At the June meeting, the RBA retained its tightening bias and noted that a further tightening of “monetary policy may be required to ensure that inflation returns to target in a reasonable timeframe, but that will depend upon how the economy and inflation evolve."

Chart – RBA Cash Rate Chart Source: RBA

In June, employment and retail sales data were stronger than expected. However, the monthly CPI indicator missed expectations (5.6% vs the 6.1% exp), and the minutes from the RBA’s recent board meeting were less hawkish than feared.

Given the RBA’s ongoing concerns around inflation, wage growth, subdued productivity and with central banks sounding more hawkish this month, we think the RBA will elect to raise rates by 25bp to 4.35% when it meets next week.

The probability of an RBA rate hike on Tuesday sits at 35% but is almost fully priced for August. Whether the RBA’s next rate hike comes in July or August won’t materially affect the course of markets apart from in the very short term.

Market pricing of the RBA’s terminal peak rate rose stands at ~4.55%, reflecting an expectation of two more rate hikes before year-end, taking the RBA’s official cash rate to 4.60%.


FOMC Meeting Minutes (Thursday, July 06 at 4.00 am)

At the meeting, the FOMC maintained the target range for the federal funds rate at 5 to 5.25% after ten consecutive rate hikes. The Feds updated dot plots showed borrowing rates were expected to rise to 5.6% before year-end compared with 5.1% in the previous round of projections.

The economic data since the June meeting has been hotter than expected and will likely see the Fed act on its tightening bias as early as next month by raising the cash rate by 25bp to 5.25-5.50%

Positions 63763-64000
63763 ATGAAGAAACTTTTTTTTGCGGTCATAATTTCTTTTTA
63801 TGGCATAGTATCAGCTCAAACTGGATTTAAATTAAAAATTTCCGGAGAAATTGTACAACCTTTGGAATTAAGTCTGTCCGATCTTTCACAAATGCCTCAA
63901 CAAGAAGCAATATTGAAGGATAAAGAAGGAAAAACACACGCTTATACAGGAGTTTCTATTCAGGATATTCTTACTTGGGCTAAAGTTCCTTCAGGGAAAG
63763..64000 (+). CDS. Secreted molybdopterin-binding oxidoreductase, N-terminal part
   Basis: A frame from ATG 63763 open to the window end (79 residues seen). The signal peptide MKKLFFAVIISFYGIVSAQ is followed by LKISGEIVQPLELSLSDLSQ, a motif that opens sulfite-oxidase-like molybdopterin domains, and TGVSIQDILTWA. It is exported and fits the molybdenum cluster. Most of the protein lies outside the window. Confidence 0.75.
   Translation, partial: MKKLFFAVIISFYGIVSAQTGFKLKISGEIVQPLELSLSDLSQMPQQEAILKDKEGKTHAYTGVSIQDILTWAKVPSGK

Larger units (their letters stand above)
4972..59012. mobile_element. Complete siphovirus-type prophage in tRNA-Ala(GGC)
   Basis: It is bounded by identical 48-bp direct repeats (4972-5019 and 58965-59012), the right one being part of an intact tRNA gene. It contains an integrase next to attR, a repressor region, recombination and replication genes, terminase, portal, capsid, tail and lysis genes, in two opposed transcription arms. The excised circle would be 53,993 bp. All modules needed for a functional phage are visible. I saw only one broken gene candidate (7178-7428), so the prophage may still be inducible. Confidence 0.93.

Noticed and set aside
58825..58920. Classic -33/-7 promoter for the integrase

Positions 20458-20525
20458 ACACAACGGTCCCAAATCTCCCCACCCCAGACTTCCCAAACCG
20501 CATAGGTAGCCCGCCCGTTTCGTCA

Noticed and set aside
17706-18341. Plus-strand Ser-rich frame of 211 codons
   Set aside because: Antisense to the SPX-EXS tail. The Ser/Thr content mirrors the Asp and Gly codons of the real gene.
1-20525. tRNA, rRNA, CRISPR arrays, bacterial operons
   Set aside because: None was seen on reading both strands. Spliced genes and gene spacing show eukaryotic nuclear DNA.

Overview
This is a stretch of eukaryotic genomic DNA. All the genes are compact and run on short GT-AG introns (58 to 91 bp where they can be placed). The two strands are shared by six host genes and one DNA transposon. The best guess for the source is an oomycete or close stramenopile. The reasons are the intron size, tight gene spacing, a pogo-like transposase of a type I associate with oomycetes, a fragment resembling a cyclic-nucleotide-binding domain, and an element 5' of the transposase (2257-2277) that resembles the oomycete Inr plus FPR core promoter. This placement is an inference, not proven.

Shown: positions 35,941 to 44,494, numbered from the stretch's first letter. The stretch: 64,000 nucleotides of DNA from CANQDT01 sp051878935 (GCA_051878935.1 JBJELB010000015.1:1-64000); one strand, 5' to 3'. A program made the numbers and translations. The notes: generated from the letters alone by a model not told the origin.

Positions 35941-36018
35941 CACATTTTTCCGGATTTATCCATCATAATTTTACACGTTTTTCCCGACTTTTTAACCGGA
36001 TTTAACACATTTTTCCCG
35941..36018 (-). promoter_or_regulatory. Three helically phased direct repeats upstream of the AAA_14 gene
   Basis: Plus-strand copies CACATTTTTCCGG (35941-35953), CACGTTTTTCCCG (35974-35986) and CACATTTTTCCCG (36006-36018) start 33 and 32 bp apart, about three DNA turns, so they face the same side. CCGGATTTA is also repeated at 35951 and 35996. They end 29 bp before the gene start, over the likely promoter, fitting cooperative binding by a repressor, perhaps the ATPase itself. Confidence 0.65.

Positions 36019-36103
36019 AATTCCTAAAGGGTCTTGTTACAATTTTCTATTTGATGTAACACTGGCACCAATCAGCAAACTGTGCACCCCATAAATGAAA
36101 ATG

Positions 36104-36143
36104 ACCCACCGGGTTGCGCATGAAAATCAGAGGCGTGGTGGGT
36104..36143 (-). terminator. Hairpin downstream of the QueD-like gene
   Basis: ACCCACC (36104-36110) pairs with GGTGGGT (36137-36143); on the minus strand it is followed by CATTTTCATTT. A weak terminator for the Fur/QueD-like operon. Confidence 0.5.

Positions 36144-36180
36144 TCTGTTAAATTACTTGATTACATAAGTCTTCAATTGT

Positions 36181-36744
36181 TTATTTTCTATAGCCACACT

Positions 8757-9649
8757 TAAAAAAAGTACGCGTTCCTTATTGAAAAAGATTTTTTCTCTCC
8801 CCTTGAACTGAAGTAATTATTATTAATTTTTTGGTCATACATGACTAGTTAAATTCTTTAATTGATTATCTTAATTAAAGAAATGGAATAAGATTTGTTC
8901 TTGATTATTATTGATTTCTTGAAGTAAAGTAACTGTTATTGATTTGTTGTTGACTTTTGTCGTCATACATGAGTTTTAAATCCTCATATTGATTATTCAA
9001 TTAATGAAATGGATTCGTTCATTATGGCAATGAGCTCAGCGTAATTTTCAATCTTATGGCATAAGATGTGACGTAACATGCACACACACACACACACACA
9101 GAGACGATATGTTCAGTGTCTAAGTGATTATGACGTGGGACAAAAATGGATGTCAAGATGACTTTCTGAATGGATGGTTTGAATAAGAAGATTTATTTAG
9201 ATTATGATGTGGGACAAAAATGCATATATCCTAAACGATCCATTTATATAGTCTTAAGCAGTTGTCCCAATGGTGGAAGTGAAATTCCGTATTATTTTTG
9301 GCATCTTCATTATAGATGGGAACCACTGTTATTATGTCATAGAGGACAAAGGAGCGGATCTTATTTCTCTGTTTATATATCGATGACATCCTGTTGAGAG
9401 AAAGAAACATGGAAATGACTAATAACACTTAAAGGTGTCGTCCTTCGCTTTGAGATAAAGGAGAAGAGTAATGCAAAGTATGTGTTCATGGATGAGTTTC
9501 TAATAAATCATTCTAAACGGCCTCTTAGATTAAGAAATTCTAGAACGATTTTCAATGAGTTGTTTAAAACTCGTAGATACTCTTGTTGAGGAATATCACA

US Fed Funds Rate Chart Source: Trading Economics


Non-Farm Payrolls (Friday, July 07 at 10.30 pm)

The June payrolls report is the US data calendar's highlight next week. Over the past year, the US job report has outperformed consensus expectations on 11 out of 12 occasions, with a notable reacceleration viewed over the past two months.

Following last month’s increase of 339k, the market is looking for a 200k increase in June, which would keep the unemployment rate unchanged at 3.7%. The participation rate is expected to remain unchanged at 62.6%. Average hourly earnings are expected to rise by 0.3% m/m, which would see the annual rate fall to 4.2% from 4.3%.

Another set of better-than-expected readings may reinforce hopes of a soft landing but will also pressure the Fed to hike rates further. The rates market is 84% (20.5bp) priced for a 25bp rate hike at the next FOMC meeting. Market pricing of the terminal Fed rate is ~5.40%, reflecting a 50% probability of a second rate hike before year-end.

US Non-Farm Payrolls Chart Source: Tradingeconomics

This information has been prepared by IG, a trading name of IG Australia Pty Ltd. In addition to the disclaimer below, the material on this page does not contain a record of our trading prices, or an offer of, or solicitation for, a transaction in any financial instrument. IG accepts no responsibility for any use that may be made of these comments and for any consequences that result. No representation or warranty is given as to the accuracy or completeness of this information. Consequently any person acting on it does so entirely at their own risk. Any research provided does not have regard to the specific investment objectives, financial situation and needs of any specific person who may receive it. It has not been prepared in accordance with legal requirements designed to promote the independence of investment research and as such is considered to be a marketing communication. Although we are not specifically constrained from dealing ahead of our recommendations we do not seek to take advantage of them before they are provided to our clients.